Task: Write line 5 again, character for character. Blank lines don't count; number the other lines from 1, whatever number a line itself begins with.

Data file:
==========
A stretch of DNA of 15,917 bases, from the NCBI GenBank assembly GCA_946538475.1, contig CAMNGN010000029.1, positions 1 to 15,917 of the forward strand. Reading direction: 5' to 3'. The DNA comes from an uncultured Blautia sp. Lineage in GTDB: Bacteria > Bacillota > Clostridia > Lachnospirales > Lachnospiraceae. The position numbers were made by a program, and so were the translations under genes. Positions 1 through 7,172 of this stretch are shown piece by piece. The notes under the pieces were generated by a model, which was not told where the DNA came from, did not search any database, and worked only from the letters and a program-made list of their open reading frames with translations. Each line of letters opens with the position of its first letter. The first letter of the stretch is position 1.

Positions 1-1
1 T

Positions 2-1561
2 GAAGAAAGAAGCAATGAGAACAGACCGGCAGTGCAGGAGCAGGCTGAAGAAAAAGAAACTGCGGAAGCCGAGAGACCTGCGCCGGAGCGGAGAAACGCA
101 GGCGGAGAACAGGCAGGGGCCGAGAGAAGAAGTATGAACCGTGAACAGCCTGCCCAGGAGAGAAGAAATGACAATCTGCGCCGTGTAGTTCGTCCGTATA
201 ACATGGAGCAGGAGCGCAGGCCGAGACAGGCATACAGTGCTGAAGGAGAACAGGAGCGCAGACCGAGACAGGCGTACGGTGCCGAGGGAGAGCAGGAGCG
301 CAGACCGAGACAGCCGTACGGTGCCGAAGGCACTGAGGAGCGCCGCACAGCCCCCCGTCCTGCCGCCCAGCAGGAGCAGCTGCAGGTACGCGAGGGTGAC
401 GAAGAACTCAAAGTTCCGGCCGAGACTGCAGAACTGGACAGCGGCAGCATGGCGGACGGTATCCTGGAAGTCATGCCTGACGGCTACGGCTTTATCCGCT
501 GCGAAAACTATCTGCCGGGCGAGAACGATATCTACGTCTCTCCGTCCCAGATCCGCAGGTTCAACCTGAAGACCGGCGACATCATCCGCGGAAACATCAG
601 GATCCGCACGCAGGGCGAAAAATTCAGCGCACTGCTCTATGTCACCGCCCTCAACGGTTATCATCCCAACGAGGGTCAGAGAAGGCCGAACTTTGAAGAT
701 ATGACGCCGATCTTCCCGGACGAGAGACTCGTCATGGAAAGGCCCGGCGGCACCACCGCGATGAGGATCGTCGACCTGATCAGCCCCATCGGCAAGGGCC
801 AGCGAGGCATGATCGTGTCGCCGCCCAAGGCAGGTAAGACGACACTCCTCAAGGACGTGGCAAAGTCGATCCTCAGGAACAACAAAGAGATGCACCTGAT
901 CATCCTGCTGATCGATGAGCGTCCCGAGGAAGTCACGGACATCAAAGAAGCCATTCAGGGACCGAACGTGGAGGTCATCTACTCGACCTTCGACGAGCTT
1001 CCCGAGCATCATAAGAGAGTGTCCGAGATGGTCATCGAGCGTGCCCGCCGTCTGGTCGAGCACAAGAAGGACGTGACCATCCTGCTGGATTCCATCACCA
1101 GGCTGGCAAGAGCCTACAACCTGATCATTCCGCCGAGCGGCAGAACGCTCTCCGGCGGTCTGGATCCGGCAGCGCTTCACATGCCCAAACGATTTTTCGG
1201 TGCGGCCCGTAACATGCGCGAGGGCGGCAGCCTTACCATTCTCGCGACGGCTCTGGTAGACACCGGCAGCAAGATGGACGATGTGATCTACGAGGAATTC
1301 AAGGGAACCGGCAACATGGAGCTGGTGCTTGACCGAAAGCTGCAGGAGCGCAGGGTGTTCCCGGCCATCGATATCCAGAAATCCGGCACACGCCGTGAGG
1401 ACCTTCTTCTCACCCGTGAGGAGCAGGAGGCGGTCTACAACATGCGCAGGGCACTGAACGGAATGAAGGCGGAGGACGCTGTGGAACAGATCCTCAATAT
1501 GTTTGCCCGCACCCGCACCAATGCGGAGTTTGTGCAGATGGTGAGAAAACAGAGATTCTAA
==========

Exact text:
2 GAAGAAAGAAGCAATGAGAACAGACCGGCAGTGCAGGAGCAGGCTGAAGAAAAAGAAACTGCGGAAGCCGAGAGACCTGCGCCGGAGCGGAGAAACGCA